There is no magic bullet or quick fix that will allow Americans to participate more fully in their health and wellness or have unimpeded access to their medical data. Instead we -- yes, I like to include myself -- chip away at expanding consumer empowerment. Hundreds, maybe thousands are joining in: bloggers, patient advocates and more than a few of my public health heroes. Advocating for universal access here, helping a pre-op patient label her limbs there...and reading, studying and presenting information about health that is useful, accurate and accessible.
But is it helping?
While it has the feeling of a social movement that is valid in its own right, I have assumed that patient empowerment is also an important contributor to better health. It never occurred to me there was little evidence to that effect! But in the premier issue of the Journal of Participatory Medicine Joseph Kvedar and David C Kibbe -- highly respected experts in the field -- wrote
The emerging phenomenon of participatory medicine seems to lead to improved health outcomes, but this is not yet supported by a robust evidence base. Fundamental questions about the participation of individuals -- sick and well -- remain unanswered. Only through the convergence of many diverse and novel modes of research can the richness and complexity of participatory medicine be made workable...While the idea of listening to patients is not new, transferring all or some responsibility for their health to them is a concept that requires some examination...
They also ask "Where can technology be strategically deployed?"(emphasis mine) It's important to be discerning in adopting communications technology. Many technological tactics and tools are being legitimately developed and used: EMRs, PHRs, online patient education efforts and texted public awareness campaigns. None of them stands alone; the problems they address are notoriously complex. In fact Dr Atul Gawande argues in the December 14 New Yorker that our broken healthcare system's problems will never be "solved," they will only be "managed." Whether healthcare problems are "solved" or "managed" may seem like semantics but either way, Gawande wrote, "nobody has found a master switch that you can flip to make the problem go away...(we must)recognize that there is no technical solution."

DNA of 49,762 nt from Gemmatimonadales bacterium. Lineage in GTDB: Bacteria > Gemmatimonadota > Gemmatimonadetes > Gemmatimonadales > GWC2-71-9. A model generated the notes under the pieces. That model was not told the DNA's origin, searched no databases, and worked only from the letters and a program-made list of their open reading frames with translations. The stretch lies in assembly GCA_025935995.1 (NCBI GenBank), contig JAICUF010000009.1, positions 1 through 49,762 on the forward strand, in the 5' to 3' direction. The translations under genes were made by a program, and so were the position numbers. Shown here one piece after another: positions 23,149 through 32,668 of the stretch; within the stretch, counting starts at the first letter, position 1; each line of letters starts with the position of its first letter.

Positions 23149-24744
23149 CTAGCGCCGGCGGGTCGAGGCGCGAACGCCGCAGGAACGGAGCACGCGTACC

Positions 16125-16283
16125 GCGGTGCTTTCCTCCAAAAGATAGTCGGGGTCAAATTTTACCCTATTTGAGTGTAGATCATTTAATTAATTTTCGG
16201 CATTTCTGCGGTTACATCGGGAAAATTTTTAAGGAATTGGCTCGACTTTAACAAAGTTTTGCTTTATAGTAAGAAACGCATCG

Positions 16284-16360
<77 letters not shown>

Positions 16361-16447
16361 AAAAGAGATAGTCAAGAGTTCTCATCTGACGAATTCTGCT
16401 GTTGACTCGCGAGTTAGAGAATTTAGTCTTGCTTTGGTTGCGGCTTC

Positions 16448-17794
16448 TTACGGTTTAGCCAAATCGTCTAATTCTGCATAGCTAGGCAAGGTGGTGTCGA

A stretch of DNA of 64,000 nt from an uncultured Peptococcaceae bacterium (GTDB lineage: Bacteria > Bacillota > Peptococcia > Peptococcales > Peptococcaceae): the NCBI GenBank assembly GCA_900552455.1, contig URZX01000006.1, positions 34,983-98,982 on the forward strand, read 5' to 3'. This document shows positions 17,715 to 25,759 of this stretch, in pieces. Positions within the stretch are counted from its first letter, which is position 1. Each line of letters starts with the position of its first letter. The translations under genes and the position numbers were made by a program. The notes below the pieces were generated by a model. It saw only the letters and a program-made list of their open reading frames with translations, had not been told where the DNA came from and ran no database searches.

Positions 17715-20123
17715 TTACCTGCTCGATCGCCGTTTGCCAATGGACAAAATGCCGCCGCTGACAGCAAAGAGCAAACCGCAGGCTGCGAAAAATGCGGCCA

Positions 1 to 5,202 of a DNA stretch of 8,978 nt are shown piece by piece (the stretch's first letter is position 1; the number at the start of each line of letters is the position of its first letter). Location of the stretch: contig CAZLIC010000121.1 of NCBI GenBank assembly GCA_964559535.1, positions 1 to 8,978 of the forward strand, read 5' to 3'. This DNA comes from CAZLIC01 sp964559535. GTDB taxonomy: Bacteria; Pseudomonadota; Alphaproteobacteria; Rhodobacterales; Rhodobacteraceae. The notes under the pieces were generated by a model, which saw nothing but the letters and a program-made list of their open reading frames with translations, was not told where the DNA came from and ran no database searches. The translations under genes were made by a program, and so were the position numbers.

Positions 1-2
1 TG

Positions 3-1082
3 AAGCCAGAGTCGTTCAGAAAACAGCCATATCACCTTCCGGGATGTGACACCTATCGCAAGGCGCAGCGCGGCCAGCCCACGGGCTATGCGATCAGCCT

epatients like you
Still, technology is pervasive. Everybody loves epatient Dave. Not only did he "stomp the snot out of a nasty cancer," he's a good writer and, basically, the poster child for empowered patient bloggers. Blogging is the best-established part of the empowered-patient-social-media mix. In an excellent article this week, Susannah Fox of the Pew Internet and the American Life Project wrote about social media in medicine:
Social media is simply the current expression of patient activation and engagement. But this time e-patients are part of a larger cultural change that assumes access to information, enables communication among disparate groups, and expects progress...If you don't have patients and caregivers on your team, you’re doing it wrong.
So, oh yeah, what was so disappointing about Matthew Holt's suggested site? It's well-meaning but provides no real new information. It did include one useful tool: a "wallet card" sized PHR in PDF form. Eschewing paper, I plan to adapt it for my cell phone ICE (In Case of Emergency) file. For a range of PHR options try My PHR, the American Health Information Management Association's searchable site.
Empowering patients sure feels like the right thing. Let's be sure we also do the thing right. Technology is and will continue to be a crucial element in patient empowerment, as long as it goes beyond "do no harm" and actually HELPS patients.